The next 20 years are going to see an explosion of people explaining, simplifying and curating very complex subjects for the average person. Do that well, and you’ll be rich and famous.

-Tucker Max

Quotes- July 2014

The stronger the identity, the more it imprisons, the more it resists expansion, interpretation, renewal, contradiction.

-Rem Koolhaas

Hearing the faraway sounds of children at recess makes me understand that I am no longer life’s main character.

-Alec Sulkin

When Bill Clinton assembled the top minds of the nation to discuss the economy in 1992, no one mentioned the Internet.

-David Leonhardt

Oh, how blessed young men are who have to struggle for a foundation and beginning in life. I shall never cease to be grateful for the three and half years of apprenticeship and the difficulties to be overcome, all along the way.

-John D. Rockefeller

Use your travels to try new things, to face fears, do things you wouldn’t otherwise do, and to push yourself, extend yourself. You shouldn’t come home a new man, just a better one.

-Chad Howse

A good man leaves an inheritance to his children’s children.

-Proverbs 13:22

Quotes- June2014

Studying history helps you predict the future by teaching you which things are old enough to be permanent.

-Paul Graham

Isn’t it funny how day by day nothing changes, but when you look back, everything is different.

 -C.S. Lewis

Leisure is the time for doing something useful. This leisure the diligent person will obtain, the lazy one never.

-Benjamin Franklin

The perfect opportunity is one that exists, that gives you any kind of experience, the one that allows you to put anything you’ve learned into practice. The perfect opportunity you keep picturing in your head? That’s your ego protecting you from change — the feeling of pain and failure that is deliberate practice and experimentation.

-Ryan Holiday

To me, an artist sells out when what he does is not motivated by internal forces, but by external ones.

-Tucker Max

Your Purpose in Life According To a Drug Abusing, Alcoholic Genius

I’ve always wanted to try raw ether. I never will, but I would really like to try a bunch of different drugs just to figure out what the hell Hunter S. Thompson was talking about when he wrote ‘Fear and Loathing in Las Vegas’. The opening of the book reads like this “We had two bags of grass, seventy-five pellets of mescaline, five sheets of high-powered blotter acid, a saltshaker half-full of cocaine, and a whole galaxy of multi-colored uppers, downers, screamers, laughers… Also, a quart of tequila, a quart of rum, a case of beer, a pint of raw ether, and two dozen amyls. Not that we needed all that for the trip, but once you get locked into a serious drug collection, the tendency is to push it as far as you can. The only thing that really worried me was the ether. There is nothing in the world more helpless and irresponsible and depraved than a man in the depths of an ether binge, and I knew we’d get into that rotten stuff pretty soon.”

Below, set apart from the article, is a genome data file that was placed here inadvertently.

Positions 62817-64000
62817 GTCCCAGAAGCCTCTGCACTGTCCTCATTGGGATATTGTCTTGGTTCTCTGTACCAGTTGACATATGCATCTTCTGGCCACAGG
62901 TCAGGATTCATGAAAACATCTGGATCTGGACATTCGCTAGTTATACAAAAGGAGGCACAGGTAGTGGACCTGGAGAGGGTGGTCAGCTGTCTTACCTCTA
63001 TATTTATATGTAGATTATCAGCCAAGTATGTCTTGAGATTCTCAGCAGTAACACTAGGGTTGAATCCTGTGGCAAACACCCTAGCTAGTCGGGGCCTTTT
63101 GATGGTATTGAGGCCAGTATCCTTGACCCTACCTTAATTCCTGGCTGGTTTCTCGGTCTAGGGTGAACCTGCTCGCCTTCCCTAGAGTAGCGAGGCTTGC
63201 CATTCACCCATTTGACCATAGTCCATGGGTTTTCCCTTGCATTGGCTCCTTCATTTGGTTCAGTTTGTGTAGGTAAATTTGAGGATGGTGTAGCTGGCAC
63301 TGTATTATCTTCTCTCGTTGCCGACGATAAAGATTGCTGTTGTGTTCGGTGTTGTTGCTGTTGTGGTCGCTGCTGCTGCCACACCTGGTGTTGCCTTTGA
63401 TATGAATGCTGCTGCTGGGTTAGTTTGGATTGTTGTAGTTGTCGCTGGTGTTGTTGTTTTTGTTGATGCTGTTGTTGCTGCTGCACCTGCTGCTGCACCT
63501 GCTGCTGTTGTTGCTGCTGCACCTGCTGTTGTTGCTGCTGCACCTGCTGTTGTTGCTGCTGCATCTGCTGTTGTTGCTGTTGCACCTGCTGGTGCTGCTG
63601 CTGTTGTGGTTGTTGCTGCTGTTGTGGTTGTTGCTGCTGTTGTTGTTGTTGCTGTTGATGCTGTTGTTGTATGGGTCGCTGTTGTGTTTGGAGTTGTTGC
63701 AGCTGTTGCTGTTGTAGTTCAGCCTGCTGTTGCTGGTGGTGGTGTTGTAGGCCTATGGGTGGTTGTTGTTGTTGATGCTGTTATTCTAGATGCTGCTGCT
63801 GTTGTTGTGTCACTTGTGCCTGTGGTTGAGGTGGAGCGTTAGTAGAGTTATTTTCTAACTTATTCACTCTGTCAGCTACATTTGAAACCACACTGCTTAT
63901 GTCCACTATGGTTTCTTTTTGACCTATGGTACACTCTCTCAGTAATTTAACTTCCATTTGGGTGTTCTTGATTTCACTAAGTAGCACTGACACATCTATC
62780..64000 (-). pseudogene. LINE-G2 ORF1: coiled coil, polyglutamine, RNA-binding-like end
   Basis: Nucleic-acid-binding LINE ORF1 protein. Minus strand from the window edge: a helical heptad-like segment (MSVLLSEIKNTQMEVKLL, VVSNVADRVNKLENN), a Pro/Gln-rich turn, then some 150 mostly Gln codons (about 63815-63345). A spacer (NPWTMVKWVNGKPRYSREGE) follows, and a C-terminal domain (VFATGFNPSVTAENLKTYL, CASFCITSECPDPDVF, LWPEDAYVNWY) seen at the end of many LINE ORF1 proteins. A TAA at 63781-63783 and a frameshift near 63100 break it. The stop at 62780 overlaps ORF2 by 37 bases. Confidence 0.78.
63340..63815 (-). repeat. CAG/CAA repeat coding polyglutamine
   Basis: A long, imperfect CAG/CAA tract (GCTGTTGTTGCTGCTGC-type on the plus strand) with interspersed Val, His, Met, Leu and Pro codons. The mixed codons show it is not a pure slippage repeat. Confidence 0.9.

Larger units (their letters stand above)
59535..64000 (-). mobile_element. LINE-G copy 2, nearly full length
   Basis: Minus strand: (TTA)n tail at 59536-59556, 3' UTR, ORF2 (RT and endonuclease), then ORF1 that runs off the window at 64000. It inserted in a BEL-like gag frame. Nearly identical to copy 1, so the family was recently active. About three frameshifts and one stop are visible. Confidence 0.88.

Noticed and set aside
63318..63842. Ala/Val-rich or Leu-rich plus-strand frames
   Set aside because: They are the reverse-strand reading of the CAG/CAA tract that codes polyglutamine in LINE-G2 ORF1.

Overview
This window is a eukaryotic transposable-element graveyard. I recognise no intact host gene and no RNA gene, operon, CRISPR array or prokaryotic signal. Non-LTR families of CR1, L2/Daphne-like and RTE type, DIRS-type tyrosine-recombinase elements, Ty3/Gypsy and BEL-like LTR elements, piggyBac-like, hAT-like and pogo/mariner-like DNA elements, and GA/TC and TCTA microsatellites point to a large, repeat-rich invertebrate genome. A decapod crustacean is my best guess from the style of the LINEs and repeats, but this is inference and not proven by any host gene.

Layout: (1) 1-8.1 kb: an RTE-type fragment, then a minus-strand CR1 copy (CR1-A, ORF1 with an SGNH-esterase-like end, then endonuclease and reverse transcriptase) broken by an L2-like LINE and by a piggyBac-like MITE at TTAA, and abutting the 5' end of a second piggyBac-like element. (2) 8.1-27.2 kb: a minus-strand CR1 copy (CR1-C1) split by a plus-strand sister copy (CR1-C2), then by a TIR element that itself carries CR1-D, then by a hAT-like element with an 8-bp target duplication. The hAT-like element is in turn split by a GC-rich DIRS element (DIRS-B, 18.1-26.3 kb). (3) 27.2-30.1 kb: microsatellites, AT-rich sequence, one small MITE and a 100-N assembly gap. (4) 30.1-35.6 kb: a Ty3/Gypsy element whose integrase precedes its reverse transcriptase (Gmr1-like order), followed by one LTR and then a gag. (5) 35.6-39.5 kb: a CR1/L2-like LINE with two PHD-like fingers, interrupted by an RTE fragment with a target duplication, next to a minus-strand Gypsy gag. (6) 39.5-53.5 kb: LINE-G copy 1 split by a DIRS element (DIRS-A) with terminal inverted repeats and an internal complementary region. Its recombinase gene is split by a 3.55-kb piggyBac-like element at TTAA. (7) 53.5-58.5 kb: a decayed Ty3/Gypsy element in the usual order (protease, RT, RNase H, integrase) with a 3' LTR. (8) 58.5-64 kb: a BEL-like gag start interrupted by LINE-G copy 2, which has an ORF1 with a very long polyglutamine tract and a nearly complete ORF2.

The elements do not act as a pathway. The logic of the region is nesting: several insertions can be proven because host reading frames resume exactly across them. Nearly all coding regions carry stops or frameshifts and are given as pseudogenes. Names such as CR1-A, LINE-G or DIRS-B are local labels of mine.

Seems pretty messed up. Of course I’m a somewhat normal, functioning adult, who has responsibilities. My main responsibility is to not die, which is the main reason I tend to avoid many of the things listed above.

While most of what you read seems to be a joke and not something an intelligent human being would allow into their body, it is no joke to Hunter S. Thompson. According to an article by Mental Floss the things listed above seemed to be apart of Thompson’s daily routine. Check out his routine:

3:00 p.m. rise
3:05 Chivas Regal with the morning papers, Dunhills
3:45 cocaine
3:50 another glass of Chivas, Dunhill
4:05 first cup of coffee, Dunhill
4:15 cocaine
4:16 orange juice, Dunhill
4:30 cocaine
4:54 cocaine
5:05 cocaine
5:11 coffee, Dunhills
5:30 more ice in the Chivas
5:45 cocaine, etc., etc.
6:00 grass to take the edge off the day
7:05 Woody Creek Tavern for lunch-Heineken, two margaritas, coleslaw, a taco salad, a double order of fried onion rings, carrot cake, ice cream, a bean fritter, Dunhills, another Heineken, cocaine, and for the ride home, a snow cone (a glass of shredded ice over which is poured three or four jig­gers of Chivas)
9:00 starts snorting cocaine seriously
10:00 drops acid
11:00 Chartreuse, cocaine, grass
11:30 cocaine, etc, etc.
12:00 midnight, Hunter S. Thompson is ready to write
12:05-6:00 a.m. Chartreuse, cocaine, grass, Chivas, coffee, Heineken, clove cigarettes, grapefruit, Dunhills, orange juice, gin, continuous pornographic movies.
6:00 the hot tub-champagne, Dove Bars, fettuccine Alfredo
8:00 Halcyon
8:20 am sleep

Thompson may not be as well known as a J.K. Rowling or a Stephen King, but he may be one of the most insightful, adventurous and unique people in American history. And really at the end of the day, isn’t that what we are all shooting for?